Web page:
Monday, 31 May 2010

The invoice requesting payment by cheque in your grubby little hands.

I woke up this morning with a deep sense of foreboding. Today was the last day to get our tax return in and I was ill prepared and now in a state of shock. We had to wait for Mike's P60 to come from the UK and when it did I was not in an ambidextrous state of mind and played ostriches hoping the form would fill itself and the nasty French tax man would go away but we were now up against it so I had to make that call putting on my worst English accent to plead for help. There was nothing for it but to skip breakfast and try to get first in the queue as I presumed we would not be the only inadequate imbeciles needing help. As we drove up I could see a steady stream of people traipsing in and out of the tax office and feared the worst that we would be there all day. To my astonishment we were second in the queue, and at our turn we were gently smiled at and referred to the personal touch department, where we were welcomed with open arms and handshakes, our details checked and cross referenced on the computer, the p60's checked and amounts calculated into euros then there were more friendly smiles hand shakes and the sincere wish that we had a rest of a good day. I have no idea why I should have thought our tax return would have been a problem, I recollect last year was just as lovely and cuddly an experience, so role on next year but I promise not to leave it so, last minute.
We seem to have lost a cat, our baby who celebrates her first birthday tomorrow is nowhere to be seen and Genevievre who came to see to the hens while we were away commented she had only seen one cat. I am sad and upset and have walked around the field several times pretending to walk HOSS but really looking out for my little poppet, let's hope she's just gone walk about.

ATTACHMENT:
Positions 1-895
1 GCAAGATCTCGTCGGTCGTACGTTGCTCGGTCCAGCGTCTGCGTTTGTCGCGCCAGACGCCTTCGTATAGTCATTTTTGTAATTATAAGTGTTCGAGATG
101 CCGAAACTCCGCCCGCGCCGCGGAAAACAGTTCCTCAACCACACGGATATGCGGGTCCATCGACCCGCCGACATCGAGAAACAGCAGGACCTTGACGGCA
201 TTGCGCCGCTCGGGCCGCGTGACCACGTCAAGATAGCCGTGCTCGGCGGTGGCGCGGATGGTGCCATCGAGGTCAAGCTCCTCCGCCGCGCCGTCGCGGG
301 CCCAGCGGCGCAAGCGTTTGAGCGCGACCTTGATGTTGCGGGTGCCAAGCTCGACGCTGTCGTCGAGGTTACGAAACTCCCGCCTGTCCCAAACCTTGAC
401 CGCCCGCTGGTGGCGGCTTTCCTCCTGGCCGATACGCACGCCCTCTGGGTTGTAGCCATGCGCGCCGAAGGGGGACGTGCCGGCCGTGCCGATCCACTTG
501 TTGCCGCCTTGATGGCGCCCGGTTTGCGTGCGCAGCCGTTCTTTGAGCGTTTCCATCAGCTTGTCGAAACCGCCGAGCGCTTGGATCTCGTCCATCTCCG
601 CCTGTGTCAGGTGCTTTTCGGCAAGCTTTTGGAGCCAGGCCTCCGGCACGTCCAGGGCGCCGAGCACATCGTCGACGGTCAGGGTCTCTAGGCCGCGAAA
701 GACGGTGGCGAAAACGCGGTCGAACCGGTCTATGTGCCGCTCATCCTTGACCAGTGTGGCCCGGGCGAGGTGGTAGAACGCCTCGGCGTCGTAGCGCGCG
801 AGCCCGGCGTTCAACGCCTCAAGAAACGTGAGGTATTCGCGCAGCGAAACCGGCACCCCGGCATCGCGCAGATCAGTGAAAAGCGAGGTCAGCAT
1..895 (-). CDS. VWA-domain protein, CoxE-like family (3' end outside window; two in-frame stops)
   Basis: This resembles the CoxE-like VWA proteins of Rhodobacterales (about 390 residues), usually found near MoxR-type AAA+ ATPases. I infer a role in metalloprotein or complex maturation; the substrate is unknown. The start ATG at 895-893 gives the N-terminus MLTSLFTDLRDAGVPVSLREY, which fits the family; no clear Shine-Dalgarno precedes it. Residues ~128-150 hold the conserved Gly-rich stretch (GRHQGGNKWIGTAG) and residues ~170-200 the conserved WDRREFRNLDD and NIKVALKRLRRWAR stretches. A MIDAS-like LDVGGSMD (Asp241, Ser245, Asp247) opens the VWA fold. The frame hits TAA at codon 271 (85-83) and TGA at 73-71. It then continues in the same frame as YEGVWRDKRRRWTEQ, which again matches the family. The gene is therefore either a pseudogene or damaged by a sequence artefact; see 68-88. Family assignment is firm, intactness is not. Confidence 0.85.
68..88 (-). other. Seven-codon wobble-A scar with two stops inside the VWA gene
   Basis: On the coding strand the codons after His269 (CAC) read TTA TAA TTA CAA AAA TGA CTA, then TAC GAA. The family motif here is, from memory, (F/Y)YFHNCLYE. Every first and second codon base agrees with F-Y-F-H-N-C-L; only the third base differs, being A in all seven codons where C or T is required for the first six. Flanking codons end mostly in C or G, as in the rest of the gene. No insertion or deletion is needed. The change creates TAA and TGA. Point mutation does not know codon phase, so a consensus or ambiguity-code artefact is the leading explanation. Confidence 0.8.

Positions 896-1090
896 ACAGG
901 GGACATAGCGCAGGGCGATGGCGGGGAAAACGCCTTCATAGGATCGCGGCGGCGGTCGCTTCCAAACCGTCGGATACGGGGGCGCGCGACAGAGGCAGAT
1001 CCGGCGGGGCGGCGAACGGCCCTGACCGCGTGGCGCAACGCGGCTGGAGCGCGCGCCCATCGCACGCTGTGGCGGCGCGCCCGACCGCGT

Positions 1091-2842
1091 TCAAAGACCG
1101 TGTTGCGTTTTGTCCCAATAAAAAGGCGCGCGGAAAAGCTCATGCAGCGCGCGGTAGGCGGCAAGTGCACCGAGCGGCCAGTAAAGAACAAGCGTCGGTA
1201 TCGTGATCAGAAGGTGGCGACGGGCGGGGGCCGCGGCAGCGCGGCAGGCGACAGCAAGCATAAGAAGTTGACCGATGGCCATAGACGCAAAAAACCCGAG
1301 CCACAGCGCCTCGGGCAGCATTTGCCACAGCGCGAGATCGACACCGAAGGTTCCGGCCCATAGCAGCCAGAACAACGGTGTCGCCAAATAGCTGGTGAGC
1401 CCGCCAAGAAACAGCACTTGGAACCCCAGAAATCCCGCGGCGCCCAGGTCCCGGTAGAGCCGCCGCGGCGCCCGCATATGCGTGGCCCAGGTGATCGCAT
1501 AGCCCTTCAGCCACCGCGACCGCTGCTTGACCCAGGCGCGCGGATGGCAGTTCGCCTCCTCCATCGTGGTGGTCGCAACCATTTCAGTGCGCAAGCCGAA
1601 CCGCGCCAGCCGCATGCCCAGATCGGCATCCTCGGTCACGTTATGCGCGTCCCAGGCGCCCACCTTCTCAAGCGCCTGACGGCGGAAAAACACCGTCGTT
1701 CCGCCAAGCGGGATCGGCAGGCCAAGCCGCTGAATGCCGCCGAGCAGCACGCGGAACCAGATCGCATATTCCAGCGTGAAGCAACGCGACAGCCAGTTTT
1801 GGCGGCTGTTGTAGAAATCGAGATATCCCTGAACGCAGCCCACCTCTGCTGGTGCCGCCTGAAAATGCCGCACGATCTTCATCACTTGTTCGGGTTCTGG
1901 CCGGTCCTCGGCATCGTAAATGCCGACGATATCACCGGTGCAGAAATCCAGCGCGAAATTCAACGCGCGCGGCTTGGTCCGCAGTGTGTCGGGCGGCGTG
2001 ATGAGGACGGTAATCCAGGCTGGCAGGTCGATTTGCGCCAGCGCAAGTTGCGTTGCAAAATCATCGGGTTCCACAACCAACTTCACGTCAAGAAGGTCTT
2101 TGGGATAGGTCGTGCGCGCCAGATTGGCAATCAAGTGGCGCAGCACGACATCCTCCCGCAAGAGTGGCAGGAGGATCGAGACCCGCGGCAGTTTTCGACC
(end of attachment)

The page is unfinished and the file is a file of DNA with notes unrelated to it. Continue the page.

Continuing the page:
A couple of months ago I got a fast flowing phone call from Orange to say that I would save money if I put my France Telecom phone with them. Save money ...that sounds good, so I went through the ordeal of contracts and direct debit forms and all the bureaucracy that accompanies any change here. I was therefore confused when an invoice came last week inviting me to pay by cheque before the 27th May despite the fact that it only arrived on the 26th. However the point is that I filled in a direct debit form and needed to check that a direct debit was in force. It took three phone calls and when I did get through sure enough there was an agreement set up and I was advised not to pay by cheque as the money would be taken from our bank account. The reason for this story is that last year my Butagaz bill of one thousand euros came in the form of an invoice which also invited me to pay by cheque, I thought I had a direct debit set up with Butagaz but guessed it had run out and dutifully sent a large and expensive cheque by return post. I did my accounts a week later and found I was one thousand euros adrift, not only had Butagaz taken the amount through the direct debit which I thought was defunct but they also cashed the cheque and it took me three weeks to get my grand back into the bank. The moral of the story once again is, to be french you have to practise your telepathy, and know that your direct debit is live despite the invoice requesting payment by cheque in your grubby little hands.

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